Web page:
11th Circ. Upholds Denial of Severance Claim by Former CSX Exec

In a unanimous decision, the U.S. Court of Appeals for the Eleventh Circuit upheld a lower court’s decision denying a severance package for Bryan Rhode, a former CSX executive. Like the lower court, the appellate rejected the plan participant’s allegations that a conflict of interest and a flawed investigation by a plan administrator led to the rejection of his claim.

The case is Bryan Rhode v. CSX Transportation Inc., Case Number 22-10909, U.S. Court of Appeals for the Eleventh Circuit.

Rhode served as CSX’s vice president of the public safety, health, and environmental team. However, after the CSX CEO died, he was demoted in 2018 to a position that left him with less authority. He then met with CSX’s chief legal officer to ask about his entitlement to severance benefits if he left the company due to changes in his position, based on a belief of entitlement to benefits if he left his job for good reason or was fired without cause. However, the chief legal officer advised him that he would not receive severance benefits if he decided to leave the company. Rhode sued CSX in May 2020 and claimed in his suit that CSX had him escorted from company property, as they believed that he had resigned.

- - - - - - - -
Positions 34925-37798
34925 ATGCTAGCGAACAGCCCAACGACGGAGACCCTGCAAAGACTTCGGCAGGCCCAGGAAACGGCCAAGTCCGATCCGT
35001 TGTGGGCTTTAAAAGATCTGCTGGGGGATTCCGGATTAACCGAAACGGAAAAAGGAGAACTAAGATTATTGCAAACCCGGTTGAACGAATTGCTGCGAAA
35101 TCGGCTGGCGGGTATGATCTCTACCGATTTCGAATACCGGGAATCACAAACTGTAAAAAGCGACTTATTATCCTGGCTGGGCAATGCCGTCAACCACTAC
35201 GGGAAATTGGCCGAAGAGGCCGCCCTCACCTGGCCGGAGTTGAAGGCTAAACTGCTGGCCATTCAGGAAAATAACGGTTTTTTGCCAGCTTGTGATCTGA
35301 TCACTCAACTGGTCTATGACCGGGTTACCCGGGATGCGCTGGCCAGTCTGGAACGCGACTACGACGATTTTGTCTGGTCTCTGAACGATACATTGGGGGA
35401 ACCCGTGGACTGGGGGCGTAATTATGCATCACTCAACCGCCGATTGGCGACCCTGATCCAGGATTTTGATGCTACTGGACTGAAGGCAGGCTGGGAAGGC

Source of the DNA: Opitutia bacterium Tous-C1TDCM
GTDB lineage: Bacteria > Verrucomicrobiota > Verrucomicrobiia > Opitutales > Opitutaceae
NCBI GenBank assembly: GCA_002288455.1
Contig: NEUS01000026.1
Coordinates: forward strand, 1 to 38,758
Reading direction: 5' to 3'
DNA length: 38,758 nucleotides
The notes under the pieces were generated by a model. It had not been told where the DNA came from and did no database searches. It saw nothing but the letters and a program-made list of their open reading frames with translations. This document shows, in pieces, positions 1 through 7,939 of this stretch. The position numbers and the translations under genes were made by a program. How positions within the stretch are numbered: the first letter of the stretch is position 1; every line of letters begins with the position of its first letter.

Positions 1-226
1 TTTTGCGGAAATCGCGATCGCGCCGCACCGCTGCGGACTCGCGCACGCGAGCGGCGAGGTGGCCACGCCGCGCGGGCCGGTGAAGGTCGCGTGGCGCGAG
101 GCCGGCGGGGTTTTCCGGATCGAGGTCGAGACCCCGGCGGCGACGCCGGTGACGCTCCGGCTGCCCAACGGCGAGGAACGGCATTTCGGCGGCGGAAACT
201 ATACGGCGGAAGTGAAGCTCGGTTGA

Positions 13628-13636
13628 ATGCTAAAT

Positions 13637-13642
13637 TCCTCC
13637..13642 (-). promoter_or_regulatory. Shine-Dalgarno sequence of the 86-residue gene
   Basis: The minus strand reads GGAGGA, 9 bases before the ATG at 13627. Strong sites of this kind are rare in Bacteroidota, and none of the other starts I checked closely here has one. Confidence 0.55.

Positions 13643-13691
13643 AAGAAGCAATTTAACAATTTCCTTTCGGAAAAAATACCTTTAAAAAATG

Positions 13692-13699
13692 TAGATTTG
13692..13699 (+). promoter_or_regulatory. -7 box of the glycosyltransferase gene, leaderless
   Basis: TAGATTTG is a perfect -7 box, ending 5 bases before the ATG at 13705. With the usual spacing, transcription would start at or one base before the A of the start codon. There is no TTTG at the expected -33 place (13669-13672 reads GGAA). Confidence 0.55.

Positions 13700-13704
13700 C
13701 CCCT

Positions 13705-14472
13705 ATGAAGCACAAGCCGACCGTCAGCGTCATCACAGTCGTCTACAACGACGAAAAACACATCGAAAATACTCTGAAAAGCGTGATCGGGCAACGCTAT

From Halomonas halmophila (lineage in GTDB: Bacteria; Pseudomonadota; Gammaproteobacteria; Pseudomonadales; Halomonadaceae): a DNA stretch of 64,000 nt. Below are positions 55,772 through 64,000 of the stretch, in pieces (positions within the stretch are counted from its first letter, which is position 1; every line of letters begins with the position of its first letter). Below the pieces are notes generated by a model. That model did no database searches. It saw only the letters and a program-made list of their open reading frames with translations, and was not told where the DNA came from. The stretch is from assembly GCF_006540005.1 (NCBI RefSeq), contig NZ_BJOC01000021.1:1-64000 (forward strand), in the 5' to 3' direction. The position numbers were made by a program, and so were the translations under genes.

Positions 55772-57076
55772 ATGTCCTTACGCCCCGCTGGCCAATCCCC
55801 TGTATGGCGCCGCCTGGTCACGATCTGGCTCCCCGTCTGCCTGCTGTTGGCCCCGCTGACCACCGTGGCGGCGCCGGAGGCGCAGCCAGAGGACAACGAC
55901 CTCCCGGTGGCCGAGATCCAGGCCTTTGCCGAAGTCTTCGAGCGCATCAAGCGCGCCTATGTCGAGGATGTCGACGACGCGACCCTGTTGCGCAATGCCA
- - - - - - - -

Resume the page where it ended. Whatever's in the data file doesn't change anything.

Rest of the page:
On appeal, Rhode argued that the plan administrator abused her discretion in denying his severance benefits under the plan because he was involuntarily terminated. He also alleged that the plan administrator did not conduct a full and fair review of his claim because she failed to interview his coworkers and review his emails, files, and calendar entries to determine whether he quit or was fired. Furthermore, he argued that the plan administrator had a conflict of interest because she was a former CSX vice president and chief administrative officer and had an incentive to deny the claim to save costs.

During oral arguments in August, a three-judge panel of the Eleventh Circuit considered whether the lower court used the correct standard in determining whether CSX’s plan administrator properly denied benefits to Rhode under the severance plan for highly compensated employees and whether Rhode quit, or if CSX terminated him. Ultimately, the panel found no reversible errors in the lower court’s decision.

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